LONDON (Reuters) - A rally in banking shares helped Britain’s FTSE 100 rise to a two-month closing high on Monday as investors welcomed the prospect of lighter rules on leverage for the sector.
Supermarket WM Morrison was the top FTSE gainer on speculation it may sell some property and return some of the proceeds to shareholders, while oil and gas engineering firm Amec was boosted by an expansionary deal to buy rival Foster Wheeler
Banks rallied after regulators, seeking to keep the global economy financed, watered down the rules for calculating how much capital a bank must hold against its loans and other assets.
“It’s all about the banks. The relaxing of the regulations is really improving investor sentiment in the sector,” said Jonathan Roy, a broker at London Stone Securities.
Banks added 9.2 points to the FTSE 100, which rose 17.21 points, or 0.3 percent, to 6,757.15 points, its highest closing level since November 7.
Barclays rose 2.9 percent, Royal Bank of Scotland was up 3.1 percent and Lloyds up 1.2 percent.
WM Morrison rose 6.4 percent to the top of the FTSE after media reports that, following weaker than expected Christmas sales, the grocer was under pressure from investors to sell part of its property portfolio, freeing up cash to return to shareholders.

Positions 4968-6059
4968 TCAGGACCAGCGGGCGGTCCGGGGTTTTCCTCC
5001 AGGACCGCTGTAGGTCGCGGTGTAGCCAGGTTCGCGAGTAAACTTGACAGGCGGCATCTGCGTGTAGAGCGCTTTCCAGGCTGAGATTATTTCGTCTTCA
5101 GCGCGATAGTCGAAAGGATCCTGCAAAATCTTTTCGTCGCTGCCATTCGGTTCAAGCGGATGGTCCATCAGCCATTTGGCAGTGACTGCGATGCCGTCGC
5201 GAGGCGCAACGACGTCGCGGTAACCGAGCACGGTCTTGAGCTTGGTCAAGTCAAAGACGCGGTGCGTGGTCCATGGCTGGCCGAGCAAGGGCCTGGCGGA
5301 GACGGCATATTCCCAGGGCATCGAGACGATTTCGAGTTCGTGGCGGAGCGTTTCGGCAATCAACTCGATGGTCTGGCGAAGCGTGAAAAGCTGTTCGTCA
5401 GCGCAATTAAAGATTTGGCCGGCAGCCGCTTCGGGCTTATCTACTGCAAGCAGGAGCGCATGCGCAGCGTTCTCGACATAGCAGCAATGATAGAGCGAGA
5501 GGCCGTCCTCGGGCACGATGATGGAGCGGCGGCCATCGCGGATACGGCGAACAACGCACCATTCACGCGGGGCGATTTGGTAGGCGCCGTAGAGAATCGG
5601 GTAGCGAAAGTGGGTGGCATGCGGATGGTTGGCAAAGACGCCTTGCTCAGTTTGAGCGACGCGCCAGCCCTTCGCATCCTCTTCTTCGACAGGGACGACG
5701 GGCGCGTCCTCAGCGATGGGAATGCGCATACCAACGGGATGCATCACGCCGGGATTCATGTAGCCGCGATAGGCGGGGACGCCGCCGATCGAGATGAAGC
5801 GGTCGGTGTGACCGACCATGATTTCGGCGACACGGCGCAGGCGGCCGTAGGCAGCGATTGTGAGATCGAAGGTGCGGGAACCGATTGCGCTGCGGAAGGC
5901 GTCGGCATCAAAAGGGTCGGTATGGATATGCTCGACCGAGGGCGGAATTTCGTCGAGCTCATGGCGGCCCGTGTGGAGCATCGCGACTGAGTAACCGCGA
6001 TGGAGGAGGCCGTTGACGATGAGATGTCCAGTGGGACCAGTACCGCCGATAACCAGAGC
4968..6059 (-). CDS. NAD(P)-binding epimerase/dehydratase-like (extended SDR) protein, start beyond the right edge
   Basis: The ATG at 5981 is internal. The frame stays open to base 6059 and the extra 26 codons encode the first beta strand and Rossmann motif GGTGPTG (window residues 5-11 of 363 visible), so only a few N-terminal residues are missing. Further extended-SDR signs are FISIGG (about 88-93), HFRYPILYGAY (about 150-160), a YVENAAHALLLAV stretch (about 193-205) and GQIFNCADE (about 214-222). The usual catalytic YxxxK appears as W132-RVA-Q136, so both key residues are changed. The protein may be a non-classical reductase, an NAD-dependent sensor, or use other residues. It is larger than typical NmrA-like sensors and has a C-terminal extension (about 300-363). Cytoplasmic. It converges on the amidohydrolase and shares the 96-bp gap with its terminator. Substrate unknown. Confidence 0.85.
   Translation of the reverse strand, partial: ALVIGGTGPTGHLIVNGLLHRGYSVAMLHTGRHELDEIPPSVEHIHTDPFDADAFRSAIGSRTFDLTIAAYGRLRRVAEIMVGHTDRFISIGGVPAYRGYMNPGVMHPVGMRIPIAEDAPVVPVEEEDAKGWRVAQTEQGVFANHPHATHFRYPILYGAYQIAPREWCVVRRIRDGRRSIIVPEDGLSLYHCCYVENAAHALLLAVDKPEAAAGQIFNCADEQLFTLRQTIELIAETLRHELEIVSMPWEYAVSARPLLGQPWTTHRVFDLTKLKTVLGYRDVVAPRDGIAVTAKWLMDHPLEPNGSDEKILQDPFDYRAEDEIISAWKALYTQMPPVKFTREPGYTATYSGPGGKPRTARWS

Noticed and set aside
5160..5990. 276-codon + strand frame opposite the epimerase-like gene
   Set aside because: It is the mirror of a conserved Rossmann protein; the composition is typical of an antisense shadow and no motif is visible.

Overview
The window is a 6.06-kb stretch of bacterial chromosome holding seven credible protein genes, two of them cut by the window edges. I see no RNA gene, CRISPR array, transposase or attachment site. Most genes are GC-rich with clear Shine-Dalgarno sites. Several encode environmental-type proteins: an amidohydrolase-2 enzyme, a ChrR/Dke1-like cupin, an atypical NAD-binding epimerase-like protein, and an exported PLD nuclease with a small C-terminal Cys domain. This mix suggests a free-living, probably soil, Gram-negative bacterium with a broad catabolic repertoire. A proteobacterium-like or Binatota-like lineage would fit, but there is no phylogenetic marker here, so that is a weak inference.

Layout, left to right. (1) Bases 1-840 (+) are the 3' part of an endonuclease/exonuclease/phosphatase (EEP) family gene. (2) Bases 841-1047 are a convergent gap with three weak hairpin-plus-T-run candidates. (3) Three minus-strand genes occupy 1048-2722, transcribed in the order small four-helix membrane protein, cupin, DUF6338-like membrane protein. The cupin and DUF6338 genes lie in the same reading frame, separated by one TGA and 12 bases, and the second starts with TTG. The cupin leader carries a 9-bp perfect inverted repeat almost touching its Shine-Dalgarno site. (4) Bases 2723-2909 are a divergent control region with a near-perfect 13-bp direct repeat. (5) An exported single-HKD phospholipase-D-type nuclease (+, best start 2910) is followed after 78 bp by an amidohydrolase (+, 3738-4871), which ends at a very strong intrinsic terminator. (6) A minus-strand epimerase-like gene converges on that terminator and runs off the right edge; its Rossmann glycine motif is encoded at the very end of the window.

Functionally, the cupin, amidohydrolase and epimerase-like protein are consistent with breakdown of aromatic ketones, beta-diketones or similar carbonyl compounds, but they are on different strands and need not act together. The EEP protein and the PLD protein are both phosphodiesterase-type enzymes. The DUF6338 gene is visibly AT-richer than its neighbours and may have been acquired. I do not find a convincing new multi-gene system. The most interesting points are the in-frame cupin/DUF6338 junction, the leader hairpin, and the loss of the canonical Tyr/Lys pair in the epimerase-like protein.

“(Property sales worth) 800 million pounds to 1 billion pounds could be a sensible amount,” Graham Jones, an analyst at Panmure Gordon & Co, said.
“Then they could do a (share) buyback to offset the earnings dilution from a higher rental cost together with a special dividend.”
Volume on Morrison’s stock was five times its full-day average for the past three months, compared to volume 5 percent below the average for the FTSE.
AMEC was the second-top gainer, adding 2.4 percent to 1,105 pence, after it agreed to acquire Foster Wheeler, in a deal that it expects will help more than double revenues in growing markets such as Latin America and the Middle East.
Societe Generale described the acquisition as “highly value accretive” and raised its target for Amec to 1,417 pence from 1,320 pence, confirming its “buy” recommendation.
Energy shares tracked crude prices lower as an international deal on Iran’s nuclear programme was seen as potentially paving the way for a lifting of sanctions on the country, bringing Iranian oil back onto the global market.
Defensive pharmaceutical and utilities shares also weighed on the market as investors switched into sectors that offer greater exposure to a nascent European economic recovery, such as banks and auto parts.
The FTSE has risen roughly 4 percent in the past six months, compared with an 11 percent increase for the pan-European FTSEurofirst 300, due to the British index’s higher weightings in defensive sectors and in shares that depend on commodity prices, which have mostly flatlined or fallen in recent months.
“We see more opportunities in continental Europe,” Nick Nelson, a strategist at UBS, said. “We’ve still got a (FTSE) target of 7,400 for the year but we just think you’re going to see better performance when you look across the wider European area.”
Additional Reporting By Toni Vorobyova; Editing by Toby Chopra